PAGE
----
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New year, new Congress, new momentum

By Erik Peterson

2015 has only just begun but Congress is already into its second week and legislative priorities are emerging for the year ahead.  The 114th Congress convened last week with Republicans controlling both the House (246 Republicans to 188 Democrats, 1 vacancy) and the Senate (54 Republicans to 44 Democrats, with 2 Independents who caucus with the Democrats) as a result of the 2014 midterm elections.  What does the 114th Congress have in store that could impact afterschool and summer learning programs?  Plenty.

ESEA Reauthorization

The Elementary and Secondary Education Act (ESEA) includes two critical funding and policy supports for afterschool and summer learning programs that serve children and families at the community level: the 21st Century Community Learning Centers initiative (21st CCLC) and the Title I, Part A program.  Seven years after it was first due to be reauthorized, the ESEA reauthorization process has new life this Congressional session.  New Senate Health Education Labor and Pensions (HELP) Committee Chairman Lamar Alexander (R-TN) intends to hold a hearing on K-12 education policy the same day as the President’s State of the Union address—January 20.  It will be the first in what has been described as a “short series” of hearings on ESEA and this first session will focus on the hotly debated topic of testing.  Beyond the series of hearings, Chairman Alexander has set a goal of getting an ESEA bill passed by the Committee before the House and Senate’s February district work period—the week of President’s Day.  On the House side, House Education and the Workforce Committee Chairman John Kline (R-MN) has also gone on the record saying he would like to see an ESEA bill on the floor of the House of Representatives by the end of March.  All indications point to close communication between the two chairmen.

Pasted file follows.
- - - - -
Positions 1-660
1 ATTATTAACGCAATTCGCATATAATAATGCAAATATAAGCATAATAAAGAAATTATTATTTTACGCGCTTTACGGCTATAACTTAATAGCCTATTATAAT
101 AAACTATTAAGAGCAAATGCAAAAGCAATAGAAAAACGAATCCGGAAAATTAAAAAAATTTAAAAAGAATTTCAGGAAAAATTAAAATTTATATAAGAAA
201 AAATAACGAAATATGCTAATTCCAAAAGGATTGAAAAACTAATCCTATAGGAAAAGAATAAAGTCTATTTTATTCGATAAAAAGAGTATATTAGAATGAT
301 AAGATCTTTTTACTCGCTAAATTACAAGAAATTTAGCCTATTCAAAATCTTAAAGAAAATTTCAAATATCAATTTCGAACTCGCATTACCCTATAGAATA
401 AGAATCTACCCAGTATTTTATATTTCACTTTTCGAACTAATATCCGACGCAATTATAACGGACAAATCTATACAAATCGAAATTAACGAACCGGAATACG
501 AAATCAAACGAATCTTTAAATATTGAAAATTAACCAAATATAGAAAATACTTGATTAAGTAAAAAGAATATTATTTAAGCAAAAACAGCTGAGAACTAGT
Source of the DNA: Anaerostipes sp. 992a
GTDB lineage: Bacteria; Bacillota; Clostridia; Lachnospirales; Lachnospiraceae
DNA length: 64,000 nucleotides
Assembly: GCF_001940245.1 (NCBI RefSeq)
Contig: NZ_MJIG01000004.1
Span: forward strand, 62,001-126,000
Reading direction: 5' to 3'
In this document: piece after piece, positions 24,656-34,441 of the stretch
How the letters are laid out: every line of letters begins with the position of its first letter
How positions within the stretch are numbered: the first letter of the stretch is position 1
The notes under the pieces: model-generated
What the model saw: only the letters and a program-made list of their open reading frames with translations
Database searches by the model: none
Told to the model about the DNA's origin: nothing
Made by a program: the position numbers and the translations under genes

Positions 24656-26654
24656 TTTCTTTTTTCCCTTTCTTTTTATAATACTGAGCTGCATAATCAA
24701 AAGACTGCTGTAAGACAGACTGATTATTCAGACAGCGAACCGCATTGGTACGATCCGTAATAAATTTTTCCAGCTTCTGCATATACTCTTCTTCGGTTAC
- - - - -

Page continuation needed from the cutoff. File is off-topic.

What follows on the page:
Supporters of afterschool programs will be looking at both House and Senate ESEA proposals to gauge the impact of the legislation on the 11,500 federally-supported, school and community based 21st Century Community Learning Centers, which collectively provide quality programming and engaging enrichment activities to over 1.6 million low-income students.  Senators Boxer (D-CA), Murkowski (R-AK) and Murray (D-WA) are expected to reintroduce the Afterschool for America's Children Act, their legislation strengthening 21st CCLC, early this year. Friends of afterschool can weigh in now with their members of Congress on the value of afterschool and summer learning programs.

Child Nutrition Reauthorization